The future of politics meets the past

The rise in xenophobic and racist politics is an untimely reminder of the darkest era in European history

First no one gave him a chance of winning the elections. Once elected, the belief was that being in power would soften him. And when he took office no one doubted that his powerful adversaries would put a stop to his delusions. But time went by, and the rantings that had before filled his disciples with enthusiasm became decrees and orders that had to be obeyed. Some still played the situation down, insisting that there was no need to be dramatic, while others joked: “They have chosen a clown playing at being a statesman,” or dismissed him as a demagogue. Freedom of expression was one of the first rights to be axed. Journalists were marked out according to how far they disagreed with the leader, who did not hesitate for a second to reprimand them and punish them in public. No one had ever seen anything like it but nor did anyone lift a finger to make a move against him.

The fear of losing status and perhaps a certain ideological complicity disguised as institutional respect provided the ideal cover for cowardice. However, answerable to none, he went further and in total delusion turned the screw and imposed more restrictions on democracy, more mockery of fundamental rights and, above all, he picked out an adversary, a target upon which he could pile the blame for all the ills of the past and those to come. It was an adequately weak scapegoat for all the bile and resentment that had built up for years in a public that at this point no longer had a say and merely went along with the commands of the caesar. Meanwhile, the grip tightened fatally around the country's throat, pushing it to the precipice of the bloodiest confrontation in recorded history.

Fortunately, this better describes the rise of Nazism and Adolf Hitler in Germany and the onset of the Second World War than reality today. At least for the moment. Because in the same way that then the reiterated cry by notable figures pointed to the “betrayal of the intellectuals” to divert attention from the danger in the growth of fascism, today we are faced with a similar situation. The president of the European Parliament, Herman van Rompuy, is one of the first to warn about the ideological dangers facing the continent. The prudent Van Rompuy declared himself scandalised with the Brexit vote in Great Britain and the victory of Donald Trump in the United States, because they are two examples of the power of lies, the twisting of reality, of harshness and insults used as a weapon against the adversary.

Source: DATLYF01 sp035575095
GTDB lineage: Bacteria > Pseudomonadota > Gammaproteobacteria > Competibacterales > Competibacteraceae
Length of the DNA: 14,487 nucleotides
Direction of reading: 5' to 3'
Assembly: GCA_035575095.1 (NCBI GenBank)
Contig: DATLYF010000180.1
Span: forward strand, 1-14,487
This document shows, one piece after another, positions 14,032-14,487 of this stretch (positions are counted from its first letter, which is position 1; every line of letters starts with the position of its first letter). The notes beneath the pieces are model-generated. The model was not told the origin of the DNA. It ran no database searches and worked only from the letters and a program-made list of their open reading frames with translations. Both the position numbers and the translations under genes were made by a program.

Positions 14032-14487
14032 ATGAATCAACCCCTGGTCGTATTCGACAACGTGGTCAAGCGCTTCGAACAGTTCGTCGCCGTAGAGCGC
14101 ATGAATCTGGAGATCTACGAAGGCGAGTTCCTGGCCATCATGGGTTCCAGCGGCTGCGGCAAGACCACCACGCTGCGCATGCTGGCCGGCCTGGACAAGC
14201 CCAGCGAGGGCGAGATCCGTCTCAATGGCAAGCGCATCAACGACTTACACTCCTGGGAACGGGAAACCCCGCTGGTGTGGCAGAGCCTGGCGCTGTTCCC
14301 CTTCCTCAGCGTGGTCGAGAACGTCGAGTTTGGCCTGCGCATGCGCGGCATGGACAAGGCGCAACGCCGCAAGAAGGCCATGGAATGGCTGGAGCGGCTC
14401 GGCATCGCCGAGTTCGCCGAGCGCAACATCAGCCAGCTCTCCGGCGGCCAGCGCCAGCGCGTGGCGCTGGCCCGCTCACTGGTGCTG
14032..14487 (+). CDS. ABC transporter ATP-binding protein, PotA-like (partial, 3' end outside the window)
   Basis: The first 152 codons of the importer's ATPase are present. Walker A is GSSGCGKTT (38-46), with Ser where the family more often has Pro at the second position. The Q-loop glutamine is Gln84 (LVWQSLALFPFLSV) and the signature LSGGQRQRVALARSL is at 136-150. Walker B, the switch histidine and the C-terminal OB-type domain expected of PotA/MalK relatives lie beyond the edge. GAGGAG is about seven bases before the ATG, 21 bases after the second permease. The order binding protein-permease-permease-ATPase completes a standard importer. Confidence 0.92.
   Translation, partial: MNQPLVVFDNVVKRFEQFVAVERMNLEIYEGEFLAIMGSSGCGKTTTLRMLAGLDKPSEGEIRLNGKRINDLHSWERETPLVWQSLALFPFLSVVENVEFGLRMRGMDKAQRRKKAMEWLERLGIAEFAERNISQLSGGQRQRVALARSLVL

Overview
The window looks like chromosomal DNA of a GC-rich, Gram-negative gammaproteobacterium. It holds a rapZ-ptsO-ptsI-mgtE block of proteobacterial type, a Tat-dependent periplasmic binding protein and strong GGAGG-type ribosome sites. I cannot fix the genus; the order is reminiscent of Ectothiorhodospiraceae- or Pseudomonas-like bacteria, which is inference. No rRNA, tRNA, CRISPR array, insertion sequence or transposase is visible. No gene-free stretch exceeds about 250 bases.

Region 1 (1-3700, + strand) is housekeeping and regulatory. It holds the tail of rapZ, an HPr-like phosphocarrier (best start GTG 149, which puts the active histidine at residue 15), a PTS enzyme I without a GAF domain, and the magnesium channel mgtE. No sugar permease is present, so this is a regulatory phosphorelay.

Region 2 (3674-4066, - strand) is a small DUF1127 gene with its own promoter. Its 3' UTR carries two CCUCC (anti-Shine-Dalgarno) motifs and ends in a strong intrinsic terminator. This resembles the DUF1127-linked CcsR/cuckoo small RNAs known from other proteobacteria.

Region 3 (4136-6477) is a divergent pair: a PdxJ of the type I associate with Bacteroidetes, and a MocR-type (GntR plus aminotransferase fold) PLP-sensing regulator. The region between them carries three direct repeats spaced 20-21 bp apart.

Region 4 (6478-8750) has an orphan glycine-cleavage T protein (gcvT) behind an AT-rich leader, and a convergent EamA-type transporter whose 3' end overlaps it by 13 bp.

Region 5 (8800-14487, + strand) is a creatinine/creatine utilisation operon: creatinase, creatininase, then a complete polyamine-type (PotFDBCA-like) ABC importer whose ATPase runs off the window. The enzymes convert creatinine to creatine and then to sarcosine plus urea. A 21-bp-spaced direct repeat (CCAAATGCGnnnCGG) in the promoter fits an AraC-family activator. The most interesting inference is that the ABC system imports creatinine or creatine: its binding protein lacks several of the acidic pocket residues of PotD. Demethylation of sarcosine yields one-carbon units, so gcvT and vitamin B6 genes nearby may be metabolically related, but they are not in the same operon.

Democratic alarm

The next elections for countries like Germany, France and the Netherlands are a litmus test to measure the degree of support for the populist phenomenon. Fears were to an extent averted in the recent Dutch election, where the polls foretold a triumph for Geert Wilders, leader of the Party for Freedom (PVV, in Dutch). In a state traditionally considered one of the most liberal and tolerant on the planet, the xenophobic measures pledged by Wilders, such as hunting down undocumented immigrants, abolishing the social rights of minorities and the suspension of the Schengen Agreement, which ensures the free movement of people within the EU, proved popular. In the end, the centre-right People's Party for Freedom and Democracy (VVD), led by Mark Rutte, won by a significant margin. Nevertheless, the VVD remained in power after going down a similar road to that of the PVV. In an open letter to the Dutch people, Rutte said: “There is something wrong with our country,” and he warned of the abuse of some freedoms by immigrants. Rutte added that if foreigners could not adapt to society, it would be better for them to return home.

Populist current

The case of the VVD is not unique. The consolidation of extreme right-wing parties in Europe could influence conservative parties as they attempt to prevent voters deserting them. In France, for example, the candidates on the right with the most chance of winning the presidency are trying to cut the distance with the leader of the National Front (FN), Marine Le Pen. And that causes them to include FN elements in their manifestos. The problem with this cutting of the cloth to fit the circumstances is a betrayal of their ideological principles and helps to normalise xenophobia and racism, elements in the 1930s that were the basis for the fascism that brought death and destruction to the continent.

Ignorant or suicidal?

Donald Trump made a call to put “America First”, while Geert Wilders called for a “Holland for the Dutch”. In his presidential campaign, the US president pledged to build a wall on the border with Mexico to prevent the entry into the country of drug dealers and other criminal elements, the “bad men”, as he referred to them. Then last month, the candidate in the Dutch elections campaigned on a promise to expel the “Moroccan scum”, who he blamed for creating insecurity on the streets. One is now head of the most powerful nation on Earth, which was built on immigration, while the other came close to becoming the leader of a country with one of the most liberal traditions in Europe. Yet at heart they are two sides of the same coin, and are representatives of a populism that appears to be spreading thanks to a general rise in hate and intolerance. The fact that we seem not to have learnt anything from recent history makes us ignorant, but above all suicidal.

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